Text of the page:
Couple’s African beekeeping adventure

WHEN the chance arose to venture 4,000 miles across the globe on an African escapade, it was one a couple from Hatfield Broad Oak could not turn down.

Chairman of the Essex Beekeepers Association Richard Ridler and his wife Jane, a former biology teacher, were asked to visit the remote town of Kasese in Uganda to help teach local beekeepers the tricks of the trade.

During the two-week trip they explained how modern top-bar hives were more suited to African bees and their environment, and also taught the farmers how to make candles from bees’ wax – a by-product of the process, which the locals had been throwing away.

Mr Ridler said: “More than 800 villagers showed an interest in wanting to learn the skills needed to make honey and wax candles, which can then be sold to tourists at the nearby safari parks and in local shops.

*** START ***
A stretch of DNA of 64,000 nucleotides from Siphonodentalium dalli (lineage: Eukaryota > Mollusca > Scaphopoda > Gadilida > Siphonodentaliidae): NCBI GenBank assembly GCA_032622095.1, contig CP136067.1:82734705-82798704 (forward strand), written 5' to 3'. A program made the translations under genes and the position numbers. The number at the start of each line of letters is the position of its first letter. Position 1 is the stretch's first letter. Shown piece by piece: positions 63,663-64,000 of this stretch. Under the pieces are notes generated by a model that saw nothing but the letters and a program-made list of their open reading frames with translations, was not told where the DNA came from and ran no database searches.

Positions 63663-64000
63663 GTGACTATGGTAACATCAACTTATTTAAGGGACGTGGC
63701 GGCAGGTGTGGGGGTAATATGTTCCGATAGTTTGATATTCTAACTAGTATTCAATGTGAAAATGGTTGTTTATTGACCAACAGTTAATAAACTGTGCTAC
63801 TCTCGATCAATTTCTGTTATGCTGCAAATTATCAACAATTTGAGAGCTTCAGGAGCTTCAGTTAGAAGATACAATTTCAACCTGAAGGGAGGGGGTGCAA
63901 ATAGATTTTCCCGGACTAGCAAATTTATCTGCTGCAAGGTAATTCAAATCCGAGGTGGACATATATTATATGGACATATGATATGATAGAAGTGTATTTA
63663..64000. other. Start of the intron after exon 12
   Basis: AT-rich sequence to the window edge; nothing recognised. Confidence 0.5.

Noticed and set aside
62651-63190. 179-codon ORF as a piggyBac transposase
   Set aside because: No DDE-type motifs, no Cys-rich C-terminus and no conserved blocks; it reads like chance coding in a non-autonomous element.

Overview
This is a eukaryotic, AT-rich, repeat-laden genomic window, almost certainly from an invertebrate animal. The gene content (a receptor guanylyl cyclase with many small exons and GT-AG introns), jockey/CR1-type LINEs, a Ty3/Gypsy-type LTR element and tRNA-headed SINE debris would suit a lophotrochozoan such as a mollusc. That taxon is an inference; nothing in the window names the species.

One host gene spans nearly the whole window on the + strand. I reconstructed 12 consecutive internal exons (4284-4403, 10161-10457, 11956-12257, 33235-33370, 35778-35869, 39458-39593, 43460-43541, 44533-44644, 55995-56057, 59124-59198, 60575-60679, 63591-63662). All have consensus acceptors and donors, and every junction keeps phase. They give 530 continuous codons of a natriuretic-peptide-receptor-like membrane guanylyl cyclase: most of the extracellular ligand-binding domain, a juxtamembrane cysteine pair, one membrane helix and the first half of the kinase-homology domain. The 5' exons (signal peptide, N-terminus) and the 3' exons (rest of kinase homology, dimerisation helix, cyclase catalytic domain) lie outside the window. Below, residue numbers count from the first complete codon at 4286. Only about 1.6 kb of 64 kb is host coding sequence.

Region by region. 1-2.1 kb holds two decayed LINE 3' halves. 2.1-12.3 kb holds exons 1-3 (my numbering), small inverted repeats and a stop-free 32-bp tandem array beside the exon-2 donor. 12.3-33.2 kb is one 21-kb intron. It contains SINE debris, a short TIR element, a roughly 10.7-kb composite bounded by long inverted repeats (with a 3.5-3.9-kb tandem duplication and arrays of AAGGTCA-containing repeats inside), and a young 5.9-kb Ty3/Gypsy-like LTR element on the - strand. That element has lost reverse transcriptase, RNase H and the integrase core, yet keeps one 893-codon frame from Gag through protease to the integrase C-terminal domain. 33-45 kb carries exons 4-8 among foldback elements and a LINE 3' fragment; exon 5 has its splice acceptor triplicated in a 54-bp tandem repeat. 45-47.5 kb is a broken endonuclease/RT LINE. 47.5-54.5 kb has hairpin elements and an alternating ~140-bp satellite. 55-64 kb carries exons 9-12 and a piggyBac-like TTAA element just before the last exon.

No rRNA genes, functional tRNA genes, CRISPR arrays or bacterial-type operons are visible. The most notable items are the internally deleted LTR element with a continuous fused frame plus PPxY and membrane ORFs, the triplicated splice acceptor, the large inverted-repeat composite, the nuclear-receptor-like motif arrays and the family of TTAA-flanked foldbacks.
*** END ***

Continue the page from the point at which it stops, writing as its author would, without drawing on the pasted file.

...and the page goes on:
“We also demonstrated how to make propolis – which bees collect from tree and plant sap for use in their hives. It can be used as natural medicine for all sorts of things, and is particularly good for mouth ulcers.”

The couple said they found the trip “hugely rewarding” and were looking forward to returning again at some point next year.

“We got to learn a lot about how other people live and what their take on life is, I found it fascinating,” Mr Ridler said. “I think we probably got more out of the trip than some of the farmers did but at the same time we both learned a lot during what was a very enjoyable couple of weeks.”

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Mr and Mrs Ridler, both 61, are now hoping to raise money for the Ugandan farmers they met so that the villagers can afford to buy modern hives and further their techniques.

Anyone who would like to make a donation should email Mr Ridler at